H-1B in 1,000 Words

The Huffington Post asked me to write an op-ed on H-1B, and it was published this morning As usual with op-eds, the title is not mine (H-1Bs are not immigrants), but the piece does encapsulate all major aspects of the problem.  Comments welcome, of course.

30 thoughts on “H-1B in 1,000 Words

  1. Good article, timely also if there wlll be any change to status quo. Title of article should include the words “age discrimination visa”. Sadly, only computer use of visa discussed. Academia’s abuse of visa not mentioned.

    Liked by 1 person

  2. >That is why employers bring H-1Bs to the U.S. in the
    >first place rather than sending the work abroad, where
    >the wages are even cheaper.

    I would not say that, Norm, it’s just a basic assumption that work done in a local group will be better supervised than work done remotely, and it’s probably at least somewhat true, true enough to even discount the lower remote wages. I’ve never heard much good about work of *any* kind done remotely in India, or hardly anywhere else, either.

    >we should replace this with a single wage floor set
    >at the 75th percentile

    Why, what’s magic about 75th? I might argue for two sigma, or three. Anyway an auction hardly needs a minimum, if there’s real demand and real value.

    Overall an excellent column, Norm.

    There is one other aspect I don’t see here, I read in some other commentary and I think is accurate. Two aspects, really. An auction system pits the high-paying Silicon Valley firms against the WiPros and Tatas! Outstanding! Let Facebook and Oracle hire them ALL, LOL.

    I’d still end it 100%, and let the O-1 and others bring in the 1% geniuses, but the auction, with a healthy minimum above $100k, would mitigate much of the H-1B problem.

    (Actually, it seems that even average yeoman jobs around Los Angeles are finally above $100k, there’s been something of a bump in wages over the last year or so)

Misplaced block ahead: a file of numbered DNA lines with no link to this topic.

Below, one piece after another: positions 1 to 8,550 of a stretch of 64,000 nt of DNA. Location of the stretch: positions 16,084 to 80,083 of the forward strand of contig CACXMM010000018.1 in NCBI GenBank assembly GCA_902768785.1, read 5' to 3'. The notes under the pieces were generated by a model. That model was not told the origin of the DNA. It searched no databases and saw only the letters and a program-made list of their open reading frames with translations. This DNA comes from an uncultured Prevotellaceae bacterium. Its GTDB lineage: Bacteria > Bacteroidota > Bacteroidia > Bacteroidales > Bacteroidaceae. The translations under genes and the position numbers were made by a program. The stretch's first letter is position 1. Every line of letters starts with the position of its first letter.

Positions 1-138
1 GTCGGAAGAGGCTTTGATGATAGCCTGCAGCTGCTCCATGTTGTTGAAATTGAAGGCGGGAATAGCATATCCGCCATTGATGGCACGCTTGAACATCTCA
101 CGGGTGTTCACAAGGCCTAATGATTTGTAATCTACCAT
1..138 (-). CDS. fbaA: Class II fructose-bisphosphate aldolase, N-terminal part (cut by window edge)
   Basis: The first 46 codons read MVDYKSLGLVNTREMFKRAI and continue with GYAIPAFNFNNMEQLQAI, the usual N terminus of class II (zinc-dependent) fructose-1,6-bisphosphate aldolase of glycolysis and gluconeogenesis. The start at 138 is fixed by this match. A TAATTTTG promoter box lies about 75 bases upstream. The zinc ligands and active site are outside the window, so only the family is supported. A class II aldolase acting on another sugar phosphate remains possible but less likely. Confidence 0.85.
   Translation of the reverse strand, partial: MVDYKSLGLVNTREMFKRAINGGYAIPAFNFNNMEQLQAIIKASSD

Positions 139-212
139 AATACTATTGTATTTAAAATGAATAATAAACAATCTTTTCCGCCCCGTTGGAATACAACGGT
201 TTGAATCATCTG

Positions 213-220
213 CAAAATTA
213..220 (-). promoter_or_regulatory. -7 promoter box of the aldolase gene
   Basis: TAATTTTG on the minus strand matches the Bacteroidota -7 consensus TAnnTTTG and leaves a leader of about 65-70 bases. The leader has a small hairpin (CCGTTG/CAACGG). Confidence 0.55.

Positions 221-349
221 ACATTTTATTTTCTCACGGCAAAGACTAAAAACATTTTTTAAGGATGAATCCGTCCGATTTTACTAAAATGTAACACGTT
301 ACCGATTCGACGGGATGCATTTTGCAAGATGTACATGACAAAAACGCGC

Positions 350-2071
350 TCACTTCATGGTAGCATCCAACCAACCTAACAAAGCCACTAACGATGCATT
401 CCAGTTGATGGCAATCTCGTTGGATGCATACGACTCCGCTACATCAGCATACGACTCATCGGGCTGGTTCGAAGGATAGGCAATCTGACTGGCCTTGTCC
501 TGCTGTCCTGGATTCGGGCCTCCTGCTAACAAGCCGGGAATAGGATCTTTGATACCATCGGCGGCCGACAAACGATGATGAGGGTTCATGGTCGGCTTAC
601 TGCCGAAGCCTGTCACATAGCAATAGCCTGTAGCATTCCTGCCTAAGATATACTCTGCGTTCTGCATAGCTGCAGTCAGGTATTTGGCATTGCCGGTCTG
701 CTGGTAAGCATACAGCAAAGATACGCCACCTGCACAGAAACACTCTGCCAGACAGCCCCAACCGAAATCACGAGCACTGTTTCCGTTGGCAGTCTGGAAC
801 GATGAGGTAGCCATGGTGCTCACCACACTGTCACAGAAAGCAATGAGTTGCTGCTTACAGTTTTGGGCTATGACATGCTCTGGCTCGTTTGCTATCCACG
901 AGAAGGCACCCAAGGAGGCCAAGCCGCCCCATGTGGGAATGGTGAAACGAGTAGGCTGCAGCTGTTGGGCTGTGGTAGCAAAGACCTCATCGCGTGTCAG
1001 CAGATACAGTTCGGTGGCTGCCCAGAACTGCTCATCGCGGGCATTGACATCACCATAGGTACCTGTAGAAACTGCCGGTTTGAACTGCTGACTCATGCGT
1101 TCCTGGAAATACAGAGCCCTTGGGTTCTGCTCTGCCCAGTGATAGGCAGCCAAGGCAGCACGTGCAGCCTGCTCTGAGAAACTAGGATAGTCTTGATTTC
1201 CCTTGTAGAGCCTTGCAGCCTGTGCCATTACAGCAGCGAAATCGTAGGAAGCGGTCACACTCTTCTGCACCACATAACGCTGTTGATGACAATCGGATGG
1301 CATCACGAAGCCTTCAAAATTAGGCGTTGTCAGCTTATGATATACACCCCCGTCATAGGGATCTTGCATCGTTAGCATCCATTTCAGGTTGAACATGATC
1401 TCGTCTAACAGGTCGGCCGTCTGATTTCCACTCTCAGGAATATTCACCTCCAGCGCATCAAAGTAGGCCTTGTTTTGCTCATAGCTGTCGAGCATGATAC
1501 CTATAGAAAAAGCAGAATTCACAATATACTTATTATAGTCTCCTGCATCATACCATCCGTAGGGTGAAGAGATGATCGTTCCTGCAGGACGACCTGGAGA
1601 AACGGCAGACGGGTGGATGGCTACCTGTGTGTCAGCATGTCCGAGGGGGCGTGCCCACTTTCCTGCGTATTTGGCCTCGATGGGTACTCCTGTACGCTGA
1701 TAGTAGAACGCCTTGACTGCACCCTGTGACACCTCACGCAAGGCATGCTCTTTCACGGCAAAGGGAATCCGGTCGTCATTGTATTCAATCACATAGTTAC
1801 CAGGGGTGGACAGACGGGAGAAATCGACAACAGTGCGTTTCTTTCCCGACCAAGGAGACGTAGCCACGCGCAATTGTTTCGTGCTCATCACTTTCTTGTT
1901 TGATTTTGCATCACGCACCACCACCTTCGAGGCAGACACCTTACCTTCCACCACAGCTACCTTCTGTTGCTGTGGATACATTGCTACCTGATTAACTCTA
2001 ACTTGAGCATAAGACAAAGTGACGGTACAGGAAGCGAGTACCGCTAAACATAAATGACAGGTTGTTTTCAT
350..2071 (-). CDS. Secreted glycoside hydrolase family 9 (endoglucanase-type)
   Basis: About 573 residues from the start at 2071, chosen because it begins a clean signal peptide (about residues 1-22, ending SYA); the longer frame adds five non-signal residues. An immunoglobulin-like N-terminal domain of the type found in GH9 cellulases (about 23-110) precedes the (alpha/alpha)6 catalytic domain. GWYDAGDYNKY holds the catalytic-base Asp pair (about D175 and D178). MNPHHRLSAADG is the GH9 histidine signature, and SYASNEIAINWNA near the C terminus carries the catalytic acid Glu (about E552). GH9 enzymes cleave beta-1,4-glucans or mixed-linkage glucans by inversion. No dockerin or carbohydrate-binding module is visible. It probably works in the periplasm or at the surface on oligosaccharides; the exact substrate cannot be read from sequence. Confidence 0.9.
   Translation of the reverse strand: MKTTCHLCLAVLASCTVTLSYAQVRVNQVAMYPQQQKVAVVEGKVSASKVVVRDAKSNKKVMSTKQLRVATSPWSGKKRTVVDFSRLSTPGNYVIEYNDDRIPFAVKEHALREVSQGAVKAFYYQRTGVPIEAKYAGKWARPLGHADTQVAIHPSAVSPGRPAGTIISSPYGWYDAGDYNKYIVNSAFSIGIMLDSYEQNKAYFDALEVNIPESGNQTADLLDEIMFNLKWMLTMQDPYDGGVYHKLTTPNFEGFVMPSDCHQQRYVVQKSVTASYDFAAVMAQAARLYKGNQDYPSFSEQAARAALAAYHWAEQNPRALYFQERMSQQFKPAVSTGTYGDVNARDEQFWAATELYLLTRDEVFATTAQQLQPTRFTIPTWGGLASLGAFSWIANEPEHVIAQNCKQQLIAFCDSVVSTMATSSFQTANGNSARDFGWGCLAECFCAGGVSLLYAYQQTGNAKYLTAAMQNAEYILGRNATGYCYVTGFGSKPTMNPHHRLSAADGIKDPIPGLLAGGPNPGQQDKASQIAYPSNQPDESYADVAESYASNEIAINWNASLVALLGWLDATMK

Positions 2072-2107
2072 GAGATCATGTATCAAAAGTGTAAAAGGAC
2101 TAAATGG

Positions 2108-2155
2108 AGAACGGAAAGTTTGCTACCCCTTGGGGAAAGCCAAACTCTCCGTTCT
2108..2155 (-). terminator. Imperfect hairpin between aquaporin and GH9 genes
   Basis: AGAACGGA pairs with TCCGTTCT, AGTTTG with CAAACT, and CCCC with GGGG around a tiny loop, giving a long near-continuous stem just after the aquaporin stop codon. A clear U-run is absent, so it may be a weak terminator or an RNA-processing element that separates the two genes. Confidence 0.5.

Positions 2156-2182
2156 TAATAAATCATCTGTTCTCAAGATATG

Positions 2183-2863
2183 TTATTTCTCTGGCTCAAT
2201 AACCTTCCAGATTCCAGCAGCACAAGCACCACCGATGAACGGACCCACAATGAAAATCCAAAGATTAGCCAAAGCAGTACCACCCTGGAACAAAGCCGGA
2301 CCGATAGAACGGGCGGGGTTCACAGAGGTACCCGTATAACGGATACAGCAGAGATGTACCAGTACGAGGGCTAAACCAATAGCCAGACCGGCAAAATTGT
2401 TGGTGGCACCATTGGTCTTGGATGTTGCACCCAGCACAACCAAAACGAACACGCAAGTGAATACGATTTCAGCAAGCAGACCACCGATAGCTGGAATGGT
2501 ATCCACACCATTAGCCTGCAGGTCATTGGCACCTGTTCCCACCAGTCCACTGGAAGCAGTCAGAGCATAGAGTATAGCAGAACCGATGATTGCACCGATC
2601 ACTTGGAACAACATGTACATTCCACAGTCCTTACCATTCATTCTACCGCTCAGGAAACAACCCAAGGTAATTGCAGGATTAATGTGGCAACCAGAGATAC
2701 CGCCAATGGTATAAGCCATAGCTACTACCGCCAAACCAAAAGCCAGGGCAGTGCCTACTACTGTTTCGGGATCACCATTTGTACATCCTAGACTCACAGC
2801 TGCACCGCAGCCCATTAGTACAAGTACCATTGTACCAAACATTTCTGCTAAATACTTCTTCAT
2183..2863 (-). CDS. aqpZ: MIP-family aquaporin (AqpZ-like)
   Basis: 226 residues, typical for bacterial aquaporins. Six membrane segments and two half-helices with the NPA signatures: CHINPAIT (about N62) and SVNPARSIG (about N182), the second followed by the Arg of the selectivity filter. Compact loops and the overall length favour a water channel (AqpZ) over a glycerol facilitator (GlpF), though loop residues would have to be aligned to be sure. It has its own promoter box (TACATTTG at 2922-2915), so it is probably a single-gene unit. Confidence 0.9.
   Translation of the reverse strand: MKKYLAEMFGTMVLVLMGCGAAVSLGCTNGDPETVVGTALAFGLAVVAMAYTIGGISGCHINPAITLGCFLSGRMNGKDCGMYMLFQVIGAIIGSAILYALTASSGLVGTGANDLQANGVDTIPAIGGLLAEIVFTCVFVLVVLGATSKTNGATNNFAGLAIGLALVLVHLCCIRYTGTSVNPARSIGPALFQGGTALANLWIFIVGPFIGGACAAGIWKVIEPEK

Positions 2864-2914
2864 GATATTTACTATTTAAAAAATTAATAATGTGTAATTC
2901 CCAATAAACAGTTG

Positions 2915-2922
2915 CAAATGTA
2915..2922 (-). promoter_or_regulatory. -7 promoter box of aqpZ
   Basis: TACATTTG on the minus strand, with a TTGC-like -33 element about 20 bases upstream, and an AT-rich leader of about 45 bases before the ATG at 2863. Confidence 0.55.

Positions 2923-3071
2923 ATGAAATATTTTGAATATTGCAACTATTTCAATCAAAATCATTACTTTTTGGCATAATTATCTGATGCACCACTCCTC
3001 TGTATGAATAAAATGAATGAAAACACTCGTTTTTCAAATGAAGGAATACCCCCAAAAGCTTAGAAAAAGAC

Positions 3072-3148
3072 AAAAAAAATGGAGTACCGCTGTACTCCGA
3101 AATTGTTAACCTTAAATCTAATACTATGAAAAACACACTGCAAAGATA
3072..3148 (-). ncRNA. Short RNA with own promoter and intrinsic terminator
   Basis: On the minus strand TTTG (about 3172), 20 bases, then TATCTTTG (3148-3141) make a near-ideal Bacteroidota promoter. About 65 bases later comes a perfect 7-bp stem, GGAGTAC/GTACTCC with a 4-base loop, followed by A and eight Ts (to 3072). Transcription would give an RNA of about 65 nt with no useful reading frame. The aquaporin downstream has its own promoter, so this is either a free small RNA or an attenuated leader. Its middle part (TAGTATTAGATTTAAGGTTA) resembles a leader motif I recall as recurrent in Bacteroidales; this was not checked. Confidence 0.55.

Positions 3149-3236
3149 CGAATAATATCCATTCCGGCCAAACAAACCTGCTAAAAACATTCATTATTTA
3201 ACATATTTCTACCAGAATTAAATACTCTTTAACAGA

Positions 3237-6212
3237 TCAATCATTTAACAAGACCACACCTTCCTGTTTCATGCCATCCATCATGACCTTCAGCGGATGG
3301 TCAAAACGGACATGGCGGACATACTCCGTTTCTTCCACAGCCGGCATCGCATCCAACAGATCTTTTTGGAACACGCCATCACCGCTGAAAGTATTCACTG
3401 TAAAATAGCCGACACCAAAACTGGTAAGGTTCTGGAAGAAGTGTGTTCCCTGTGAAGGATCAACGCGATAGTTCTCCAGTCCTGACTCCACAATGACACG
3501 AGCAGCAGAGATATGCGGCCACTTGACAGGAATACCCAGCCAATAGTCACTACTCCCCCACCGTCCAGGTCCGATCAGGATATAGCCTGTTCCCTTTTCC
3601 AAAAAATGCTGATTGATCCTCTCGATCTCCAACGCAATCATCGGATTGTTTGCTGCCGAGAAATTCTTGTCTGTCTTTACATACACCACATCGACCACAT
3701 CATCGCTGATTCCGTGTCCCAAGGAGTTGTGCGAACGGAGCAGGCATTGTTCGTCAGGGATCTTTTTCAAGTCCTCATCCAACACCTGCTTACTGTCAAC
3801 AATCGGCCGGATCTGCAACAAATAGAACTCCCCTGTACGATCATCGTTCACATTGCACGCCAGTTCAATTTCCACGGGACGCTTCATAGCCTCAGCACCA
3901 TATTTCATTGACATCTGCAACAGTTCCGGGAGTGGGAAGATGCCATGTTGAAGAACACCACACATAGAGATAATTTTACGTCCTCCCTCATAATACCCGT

I’m ambivalent about the Lofgren tiers, there might be virtue in them, although they of course are also played to downgrade all jobs to the lower tiers.

    Liked by 1 person

  3. 1) broken link referenced in the article “forecast (with approbation) by the National Science Foundation years ago.”


    “US tech giants take brave immigration stand that has nothing to do with profit whatsoever”
    by Kieren McCarthy

    Article gloats in skewering high tech companies for their hypocrisy in not opposing the Administration overall immigration changes while showing alarm at any tightening of H-1B visa numbers which are properly deemed, i.e., ” skilled-slash-cheaper workers”. Unfortunately the article echoes the Great Lie about the lack of U.S. workers, so long on smugness, short on understanding.

    Liked by 1 person

  4. Great article. The comments affirmed everything you wrote. One interesting comment was that Indian high tech is doing the same to Indian engineers in that older higher paid people are also being forced out of jobs. The article elegantly and objectively dispatched the myths and distortions created by high tech which get mindlessly repeated by media outlets.

    And of course, expect to get a counter article attacking all your major points. Unfortunately, I think some of the counter reactions you get will be personal attacks. But I imagine by now you are used to it.

    Liked by 2 people